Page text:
The Long-Run Effects of Monetary Policy
NBER Working Paper No. 26666
Does monetary policy have persistent effects on the productive capacity of the economy? Yes, we find that such effects are economically and statistically significant and last for over a decade based on: (1) identification of exogenous monetary policy fluctuations using the trilemma of international finance; (2) merged data from two new international historical cross-country databases reaching back to the nineteenth century; and (3) econometric methods robust to long-horizon inconsistent estimates. Notably, the capital stock and total factor productivity (TFP) exhibit strong hysteresis, whereas labor does not; and money is non-neutral for a much longer period of time than is customarily assumed. We show that a New Keynesian model with endogenous TFP growth can reconcile these empirical findings.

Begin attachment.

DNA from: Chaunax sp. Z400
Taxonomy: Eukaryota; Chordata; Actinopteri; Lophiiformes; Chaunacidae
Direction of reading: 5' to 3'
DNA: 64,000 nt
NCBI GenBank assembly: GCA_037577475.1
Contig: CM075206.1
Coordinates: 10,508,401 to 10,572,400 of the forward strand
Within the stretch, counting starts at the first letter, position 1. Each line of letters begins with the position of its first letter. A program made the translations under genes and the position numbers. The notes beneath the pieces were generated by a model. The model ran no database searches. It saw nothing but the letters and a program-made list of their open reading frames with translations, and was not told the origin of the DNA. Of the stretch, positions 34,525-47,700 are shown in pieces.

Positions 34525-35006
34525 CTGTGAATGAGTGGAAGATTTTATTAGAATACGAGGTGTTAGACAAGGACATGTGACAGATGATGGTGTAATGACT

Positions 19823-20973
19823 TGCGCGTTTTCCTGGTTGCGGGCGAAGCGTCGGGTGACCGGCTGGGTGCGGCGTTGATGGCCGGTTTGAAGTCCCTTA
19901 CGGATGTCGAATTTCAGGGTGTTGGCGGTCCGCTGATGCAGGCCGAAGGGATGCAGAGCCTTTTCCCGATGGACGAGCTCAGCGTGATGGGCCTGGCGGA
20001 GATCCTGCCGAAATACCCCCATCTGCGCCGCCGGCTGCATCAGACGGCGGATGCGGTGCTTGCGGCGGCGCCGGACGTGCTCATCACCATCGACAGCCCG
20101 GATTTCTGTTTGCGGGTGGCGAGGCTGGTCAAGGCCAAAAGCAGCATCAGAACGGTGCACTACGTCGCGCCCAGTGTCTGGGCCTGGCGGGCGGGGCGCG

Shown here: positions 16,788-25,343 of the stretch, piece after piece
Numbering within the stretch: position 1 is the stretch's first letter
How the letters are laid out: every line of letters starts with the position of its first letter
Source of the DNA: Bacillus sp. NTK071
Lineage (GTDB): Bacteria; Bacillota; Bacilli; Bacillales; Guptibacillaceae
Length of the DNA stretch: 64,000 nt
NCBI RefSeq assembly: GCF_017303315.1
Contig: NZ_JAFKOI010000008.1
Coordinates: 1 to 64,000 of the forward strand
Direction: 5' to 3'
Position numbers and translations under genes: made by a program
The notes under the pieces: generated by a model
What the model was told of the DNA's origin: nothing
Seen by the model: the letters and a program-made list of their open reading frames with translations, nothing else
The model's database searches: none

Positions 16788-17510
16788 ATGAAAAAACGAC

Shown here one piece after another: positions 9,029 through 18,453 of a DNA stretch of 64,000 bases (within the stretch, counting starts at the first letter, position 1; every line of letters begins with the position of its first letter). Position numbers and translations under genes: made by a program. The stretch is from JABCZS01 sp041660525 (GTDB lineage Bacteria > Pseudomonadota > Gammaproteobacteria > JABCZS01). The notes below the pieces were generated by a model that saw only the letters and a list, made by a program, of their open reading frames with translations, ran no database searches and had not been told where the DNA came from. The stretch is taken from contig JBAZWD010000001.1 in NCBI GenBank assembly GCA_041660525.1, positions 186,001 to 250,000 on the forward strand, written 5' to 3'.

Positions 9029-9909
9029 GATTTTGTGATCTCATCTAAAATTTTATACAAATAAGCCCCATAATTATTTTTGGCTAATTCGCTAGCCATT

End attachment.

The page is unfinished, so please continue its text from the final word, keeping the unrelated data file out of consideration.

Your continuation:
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Document Object Identifier (DOI): 10.3386/w26666